Starting in late September, a series of deadlines will mark the progress toward the April 9, 2013, school board elections.
The first day that prospective school board candidates may circulate nominating petitions for signatures will be Tuesday, Sep. 25. Signed petitions must be turned in to board offices between Dec. 17 and Dec. 24, according to the Illinois Department of Elections.
In conjunction with this, IASB has announced a series of workshops to assist local election officials with their duties.
More than 275 people are already registered for the workshops, to be held at the following locations and dates:
• Heineman Middle School, CSD 158, Algonquin, July 17
• Richland Elementary School, Richland SD 88A, Crest Hill, July 18
• Glenn Westlake Middle School, Lombard SD 44, Lombard, July 26
• Rock Falls High School, Rock Falls THSD 301, Rock Falls, July 27
• Mt. Vernon Primary Center, Mt. Vernon SD 80, Mt. Vernon, July 30
• Southeast High School, Springfield SD 186, Springfield, July 31
• Normal Community High School, McLean Co. Unit Dist. 5, Normal, Aug. 3
As the designated Local Election Official, the board secretary (either employed or elected) has the responsibility of assisting the district and candidates for office to comply with the Illinois Election Code and Illinois School Code.
Presenting the workshops will be Anna Lovern, IASB director of policy services, and Alan M. Mullins, an attorney with Scariano, Himes & Petrarca. Both will walk participants through the process and deadlines.
The workshop also will examine nominating forms, filing procedures, accepting petitions, ballot resolutions, certification of ballot, petition challenges, districts in multiple jurisdictions, name positions on ballots, procedures for candidate withdrawal, certification of election results, oath of office, and board reorganization.
A variety of questions will be answered at each workshop, which may include releasing candidate information, who may give the oath of office, who runs the reorganization meeting, and when board meeting dates and times should be established.
The workshops will provide an opportunity, as well, for board secretaries, board members and superintendents to socialize and network. Information about these training events can be found at: http://www.iasb.com/calendar/Dstsecelectionworkshop.pdf.
The fee to attend the workshop is $55. Registration is available online at: https://www.iasb.com/calendar/.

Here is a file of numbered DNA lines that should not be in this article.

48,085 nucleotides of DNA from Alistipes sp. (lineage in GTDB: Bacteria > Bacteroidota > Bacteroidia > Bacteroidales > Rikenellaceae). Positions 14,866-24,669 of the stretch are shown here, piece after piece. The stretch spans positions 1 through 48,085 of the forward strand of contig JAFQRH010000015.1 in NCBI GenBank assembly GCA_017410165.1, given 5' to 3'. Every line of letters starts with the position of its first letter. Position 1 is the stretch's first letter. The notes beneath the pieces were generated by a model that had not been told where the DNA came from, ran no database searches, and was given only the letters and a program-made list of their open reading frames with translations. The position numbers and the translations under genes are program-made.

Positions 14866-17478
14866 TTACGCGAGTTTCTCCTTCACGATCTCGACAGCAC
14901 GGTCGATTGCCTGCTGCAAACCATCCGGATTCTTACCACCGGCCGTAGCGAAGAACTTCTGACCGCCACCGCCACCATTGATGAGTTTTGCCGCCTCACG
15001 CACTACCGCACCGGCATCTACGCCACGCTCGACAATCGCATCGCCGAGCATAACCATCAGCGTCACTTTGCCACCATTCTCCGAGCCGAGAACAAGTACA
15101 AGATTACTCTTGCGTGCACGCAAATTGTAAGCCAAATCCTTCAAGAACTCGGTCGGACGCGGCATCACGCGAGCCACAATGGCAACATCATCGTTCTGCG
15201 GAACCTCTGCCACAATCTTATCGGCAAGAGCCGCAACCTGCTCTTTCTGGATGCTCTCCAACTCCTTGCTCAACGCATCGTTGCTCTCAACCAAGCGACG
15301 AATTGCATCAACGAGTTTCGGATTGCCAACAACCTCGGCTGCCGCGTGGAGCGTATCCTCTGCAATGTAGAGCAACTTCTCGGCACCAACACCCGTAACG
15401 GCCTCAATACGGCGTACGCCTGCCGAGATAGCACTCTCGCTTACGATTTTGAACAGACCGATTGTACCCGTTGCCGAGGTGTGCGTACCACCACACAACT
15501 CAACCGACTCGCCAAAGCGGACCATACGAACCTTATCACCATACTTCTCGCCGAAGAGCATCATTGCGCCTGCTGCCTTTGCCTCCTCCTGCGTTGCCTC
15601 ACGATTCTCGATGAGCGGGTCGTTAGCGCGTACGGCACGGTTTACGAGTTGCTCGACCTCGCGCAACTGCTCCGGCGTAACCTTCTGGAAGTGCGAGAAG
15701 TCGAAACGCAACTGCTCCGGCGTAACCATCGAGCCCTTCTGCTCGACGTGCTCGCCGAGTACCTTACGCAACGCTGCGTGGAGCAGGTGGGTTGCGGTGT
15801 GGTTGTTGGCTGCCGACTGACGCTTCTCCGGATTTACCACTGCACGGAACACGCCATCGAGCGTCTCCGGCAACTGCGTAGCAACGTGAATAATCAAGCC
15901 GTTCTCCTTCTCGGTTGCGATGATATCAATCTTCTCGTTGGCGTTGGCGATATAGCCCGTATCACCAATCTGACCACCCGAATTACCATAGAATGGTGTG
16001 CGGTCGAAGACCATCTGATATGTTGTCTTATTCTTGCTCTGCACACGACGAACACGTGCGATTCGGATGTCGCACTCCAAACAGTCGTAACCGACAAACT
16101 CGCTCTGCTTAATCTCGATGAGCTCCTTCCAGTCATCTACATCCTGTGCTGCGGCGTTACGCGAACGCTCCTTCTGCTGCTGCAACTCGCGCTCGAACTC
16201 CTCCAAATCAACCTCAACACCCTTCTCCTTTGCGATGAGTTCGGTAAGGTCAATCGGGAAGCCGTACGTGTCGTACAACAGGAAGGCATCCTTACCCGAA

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Arlington Heights (May 29, The Daily Herald) As THSD 214 works on a plan for each of its 12,000 students to eventually have an iPad, Vanguard Alternative School will test the idea over the next two years. Through money set aside in the district’s technology budget, the 14 staff members at Vanguard will receive iPads next school year to create a paperless curriculum and each of the schools’ roughly 100 students will receive the tablets the following year. The staff will research the best ways to use the iPads starting this summer and through next school year. Even after discounts and buying in bulk, the iPads will cost about $480 per device. But the district expects some savings from replacing some of the thousands of desktop computers across the district with iPads. Reductions also are anticipated in other technology costs.
Champaign (May 29, Champaign News-Gazette) Champaign high schools will now require summer reading of every student for the first time. The thought of getting an assignment in May for a class that starts in August may seem like a drag for some students, but it has a purpose. Teachers are hoping it will help students maintain knowledge during the summer, identify what they like to read and give instructors a peek into reading and writing levels at the beginning of the year.
Chicago (May 31, Chicago Tribune) Most Chicago District 299 schools already require uniforms or have dress codes, but that did not stop city aldermen from pressing district officials May 30 to make sure rules bar saggy pants. One alderman pushed a resolution asserting that “gangster-style clothing” — including saggy pants, sideways baseball caps, designer shoes and excessive jewelry — disrupts learning, increases violence, and puts an emotional and financial strain on parents. A committee unanimously approved the resolution.